Turkey summons envoys from the European Union, Germany and Italy regarding the search for a ship | Germany

Turkey summons envoys from the European Union, Germany and Italy regarding the search for a ship |  Germany

Turkey protests against the “unauthorized action, which was used by force,” as Germany says everything went according to protocol.

Turkey has summoned the envoys of the European Union, Germany and Italy to Ankara to protest against a German attempt to search a merchant ship flying the Turkish flag bound for Libya, according to the Foreign Ministry.

The move comes on Monday hours after Ankara accused the German navy of conducting an “unauthorized” search of the Roseline A cargo ship.

It said Sunday’s action in the southwest of the Greek Peloponnese peninsula violated international law as permission to search the vessel in international waters was not granted.

The European Union’s Operation Irene, tasked with enforcing the UN arms embargo on war-torn Libya, made no immediate comment, but the German Ministry of Defense said it had requested permission, adding that after four hours had passed without a response, it was standard practice. To believe there is an implicit permission.

The German Defense Ministry said that soldiers from the frigate Hamburg had boarded the ship but had to give up checks and withdraw after Turkey protested to the European Union mission that ordered the inspection.

Turkey said the ship was carrying humanitarian aid and the soldiers did not find anything suspicious. German authorities also said they had not found anything suspicious by the time they were ordered off the ship.

“Everything went exactly according to protocol,” a German foreign ministry spokeswoman said.

Footage filmed by the ship’s crew – and repeatedly broadcast by Turkish media – showed a quarrel between crew members and armed German soldiers who landed on the ship in a helicopter.

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Turkish media reports said that the soldiers remained on the ship until the early hours of Monday, and found only biscuits and other humanitarian aid destined for the Libyan port of Misrata.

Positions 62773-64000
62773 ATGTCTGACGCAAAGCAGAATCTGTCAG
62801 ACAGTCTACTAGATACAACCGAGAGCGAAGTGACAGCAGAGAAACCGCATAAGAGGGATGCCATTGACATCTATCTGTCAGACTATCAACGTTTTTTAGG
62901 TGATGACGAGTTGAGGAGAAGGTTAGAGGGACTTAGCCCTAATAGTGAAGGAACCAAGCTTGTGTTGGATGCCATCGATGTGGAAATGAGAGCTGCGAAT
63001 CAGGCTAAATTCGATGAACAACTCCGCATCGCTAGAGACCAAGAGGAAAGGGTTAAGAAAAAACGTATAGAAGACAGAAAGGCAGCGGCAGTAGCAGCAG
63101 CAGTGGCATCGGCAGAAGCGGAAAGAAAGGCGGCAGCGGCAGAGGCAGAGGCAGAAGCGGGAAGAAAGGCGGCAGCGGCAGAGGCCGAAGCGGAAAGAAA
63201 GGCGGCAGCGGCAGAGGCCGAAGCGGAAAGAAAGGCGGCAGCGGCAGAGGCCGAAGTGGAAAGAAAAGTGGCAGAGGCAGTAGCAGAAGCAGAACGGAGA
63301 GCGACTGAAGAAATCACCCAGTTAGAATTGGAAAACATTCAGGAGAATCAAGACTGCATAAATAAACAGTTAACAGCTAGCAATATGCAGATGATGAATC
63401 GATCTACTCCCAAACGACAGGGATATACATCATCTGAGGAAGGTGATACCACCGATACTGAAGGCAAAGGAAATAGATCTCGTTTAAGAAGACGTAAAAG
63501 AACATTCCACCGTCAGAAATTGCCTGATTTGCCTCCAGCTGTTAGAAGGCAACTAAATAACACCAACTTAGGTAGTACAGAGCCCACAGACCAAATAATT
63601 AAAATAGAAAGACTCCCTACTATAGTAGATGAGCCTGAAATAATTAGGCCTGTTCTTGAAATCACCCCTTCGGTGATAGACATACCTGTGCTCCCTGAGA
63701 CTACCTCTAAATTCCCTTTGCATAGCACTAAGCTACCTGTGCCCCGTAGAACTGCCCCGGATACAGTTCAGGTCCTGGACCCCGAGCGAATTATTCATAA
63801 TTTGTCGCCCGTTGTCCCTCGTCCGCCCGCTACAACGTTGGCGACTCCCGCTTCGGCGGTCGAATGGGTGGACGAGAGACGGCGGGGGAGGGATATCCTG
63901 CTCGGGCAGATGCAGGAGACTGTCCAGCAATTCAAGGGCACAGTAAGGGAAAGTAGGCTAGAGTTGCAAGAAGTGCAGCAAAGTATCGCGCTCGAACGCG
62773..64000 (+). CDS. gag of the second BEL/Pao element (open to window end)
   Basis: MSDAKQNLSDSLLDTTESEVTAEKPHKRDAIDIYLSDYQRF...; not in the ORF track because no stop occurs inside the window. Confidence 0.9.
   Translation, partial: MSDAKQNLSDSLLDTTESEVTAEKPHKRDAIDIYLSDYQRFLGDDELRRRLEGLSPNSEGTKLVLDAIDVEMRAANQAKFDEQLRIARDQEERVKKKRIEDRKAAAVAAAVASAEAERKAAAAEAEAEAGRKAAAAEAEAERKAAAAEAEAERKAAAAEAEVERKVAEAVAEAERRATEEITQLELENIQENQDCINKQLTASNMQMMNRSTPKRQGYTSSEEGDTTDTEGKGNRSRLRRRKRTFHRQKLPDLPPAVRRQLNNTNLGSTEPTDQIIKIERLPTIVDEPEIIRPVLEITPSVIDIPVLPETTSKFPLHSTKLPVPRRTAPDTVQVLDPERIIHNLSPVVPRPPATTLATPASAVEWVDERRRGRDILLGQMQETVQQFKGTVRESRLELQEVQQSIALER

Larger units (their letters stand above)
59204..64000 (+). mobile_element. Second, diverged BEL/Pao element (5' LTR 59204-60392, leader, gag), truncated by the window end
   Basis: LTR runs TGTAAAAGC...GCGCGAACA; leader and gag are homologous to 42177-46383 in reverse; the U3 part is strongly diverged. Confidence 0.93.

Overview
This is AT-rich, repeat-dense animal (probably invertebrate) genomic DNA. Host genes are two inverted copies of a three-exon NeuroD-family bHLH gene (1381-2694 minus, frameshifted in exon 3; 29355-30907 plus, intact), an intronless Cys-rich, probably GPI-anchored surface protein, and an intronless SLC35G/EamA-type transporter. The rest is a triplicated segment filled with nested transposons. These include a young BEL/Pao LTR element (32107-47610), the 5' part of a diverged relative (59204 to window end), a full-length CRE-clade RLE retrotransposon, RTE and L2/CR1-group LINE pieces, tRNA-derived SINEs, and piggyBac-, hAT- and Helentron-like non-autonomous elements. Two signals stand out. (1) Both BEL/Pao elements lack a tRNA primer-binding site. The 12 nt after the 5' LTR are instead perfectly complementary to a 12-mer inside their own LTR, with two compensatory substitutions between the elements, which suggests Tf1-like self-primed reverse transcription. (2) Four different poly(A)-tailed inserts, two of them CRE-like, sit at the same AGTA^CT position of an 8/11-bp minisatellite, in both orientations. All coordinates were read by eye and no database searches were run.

The Turkish Foreign Ministry said it was protesting “this unauthorized act, which was used by force.”

Turkish Foreign Ministry spokesman, Hami Aksoy, said: “The captain showed cooperation and exchange of information about the ship’s shipment and course. Despite this, at 17:45, the armed forces stepped up from Operation Irini to the ship and carried out“ surveillance ”that lasted for hours.

“We are protesting against this act that was done by force and without permission (and) we reserve the right to demand compensation,” he said.

The incident came amid escalating tensions between Turkey and the European Union. The foreign policy official in the bloc warned that relations had reached a “watershed moment” regarding exploration for Turkish oil in waters claimed by Greece and Cyprus, saying that sanctions could be imposed next month.

Turkey, which supports the internationally recognized Libyan Government of National Accord in Tripoli, sees Operation Irene as biased.

Ankara believes that the bloc is ignoring the shipments sent to the forces loyal to the dissident Libyan military commander Khalifa Haftar, whom the UAE, Egypt and Russia have supported in the conflict.

Libya has seen nearly a decade of fighting since the 2011 NATO-backed uprising that ousted and killed long-time leader Muammar Gaddafi.

But there were signs of progress, as last month’s ceasefire formally ended the fighting between Haftar’s forces and the Tripoli-based Government of National Accord.

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European Union forces involved in efforts to end the conflict in Libya issued a joint statement on Monday threatening to impose sanctions on “all Libyan and international parties” that harm the peace process in the conflict-torn country.

Their statement said they were “prepared to take action against those who obstruct” the process, steal state funds or commit human rights violations.

Operation Irini’s official website says it reserves the right to board ships without permission in so-called “friendly methods”.

In June, a French frigate under NATO command sought to search a cargo ship flying the Tanzanian flag suspected of smuggling weapons to Libya in violation of a UN embargo.

After that, Paris complained that one of its ships had been targeted by a radar by Turkish frigates while trying to search the cargo.

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